Scott Fowler

Quick takes: Charlotte’s list of big-time events just keeps growing

If you aren’t convinced yet of Charlotte’s emergence as a big-time host for sporting events, I’m not sure what it will take to get you onboard.

But let me throw just five national-level future events out there to get you thinking about it. Charlotte is already guaranteed to host:

▪  The 2017 NBA All-Star Game.

▪  The 2017 PGA Championship.

▪ The 2018 NCAA men’s basketball tournament (early rounds).

▪  The 2019 ACC men’s basketball tournament.

▪ The ACC football title game every year from now through 2019 (the next one will be played on Dec. 5, 2015).

What Charlotte has done as a community is superb. I think it would be a major upset if Charlotte gets one of the national football championship games it is gunning for in either 2019 and 2020 because of weather concerns – that announcement will come by November. But this has already been an extraordinary run. Kudos to all those involved, and especially the Charlotte Sports Foundation.

▪  HELLO? IS ANYBODY THERE? With that said, I am surprised at how many tickets are left for the North Carolina-South Carolina football game in Charlotte on Sept. 3. Will Webb, the sports foundation’s driving force, said the event had sold “north of 40,000” tickets this week and had not started its big advertising push yet.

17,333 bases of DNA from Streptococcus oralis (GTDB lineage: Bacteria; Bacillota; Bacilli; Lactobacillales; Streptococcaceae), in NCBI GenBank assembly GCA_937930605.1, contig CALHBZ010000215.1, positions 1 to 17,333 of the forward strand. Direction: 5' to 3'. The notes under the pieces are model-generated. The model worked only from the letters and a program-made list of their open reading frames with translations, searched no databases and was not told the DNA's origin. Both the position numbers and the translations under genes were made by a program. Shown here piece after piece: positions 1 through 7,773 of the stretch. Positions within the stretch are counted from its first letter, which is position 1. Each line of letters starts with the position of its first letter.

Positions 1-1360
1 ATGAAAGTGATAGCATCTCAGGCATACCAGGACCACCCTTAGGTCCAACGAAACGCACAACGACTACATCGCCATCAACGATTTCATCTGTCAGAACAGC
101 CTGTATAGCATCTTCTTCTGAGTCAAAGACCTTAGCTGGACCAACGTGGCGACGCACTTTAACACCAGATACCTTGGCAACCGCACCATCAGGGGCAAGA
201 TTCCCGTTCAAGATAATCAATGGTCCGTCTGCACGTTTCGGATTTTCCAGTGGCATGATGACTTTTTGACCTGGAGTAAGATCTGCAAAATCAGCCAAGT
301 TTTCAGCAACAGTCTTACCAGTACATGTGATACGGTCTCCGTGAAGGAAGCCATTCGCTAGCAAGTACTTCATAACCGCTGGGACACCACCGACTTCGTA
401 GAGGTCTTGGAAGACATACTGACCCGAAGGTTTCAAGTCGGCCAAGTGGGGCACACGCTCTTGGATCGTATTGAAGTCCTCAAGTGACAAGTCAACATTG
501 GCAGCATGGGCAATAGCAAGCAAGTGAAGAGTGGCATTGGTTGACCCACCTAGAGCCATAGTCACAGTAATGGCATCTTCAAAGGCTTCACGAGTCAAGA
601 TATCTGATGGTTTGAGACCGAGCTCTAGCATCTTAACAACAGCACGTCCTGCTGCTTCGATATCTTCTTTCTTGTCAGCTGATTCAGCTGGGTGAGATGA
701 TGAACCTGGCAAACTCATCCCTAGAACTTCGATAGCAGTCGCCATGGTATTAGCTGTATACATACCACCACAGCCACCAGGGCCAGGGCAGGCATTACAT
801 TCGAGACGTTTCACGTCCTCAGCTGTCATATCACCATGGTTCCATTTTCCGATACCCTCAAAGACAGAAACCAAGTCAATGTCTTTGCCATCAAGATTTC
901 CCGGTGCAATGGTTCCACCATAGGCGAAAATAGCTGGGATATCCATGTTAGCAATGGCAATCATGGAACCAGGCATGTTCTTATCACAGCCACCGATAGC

But in a 73,000-seat stadium – and with two of the Carolinas’ pre-eminent programs locked in – that’s a very modest number.

Sticker shock has to be part of the problem. I looked on Ticketmaster online Friday and the cheapest seats were $70.86, which equated to $83.24 apiece when you added in all the service fees.

I know college football is expensive, but that really sounds like too much to a lot of people. Tickets for Carolina Panthers home games and the ACC football title game can both be had for a good bit less. If you take a family of four to USC-UNC, you’re going to spend $400 by the time you park and feed everybody.

▪  GORDON VICTORY? If Jeff Gordon wins Sunday’s Brickyard 400 – in the state where he grew up learning to drive, in his final race at the vaunted Indianapolis Motor Speedway track – get ready once again for the old cries of NASCAR being fixed.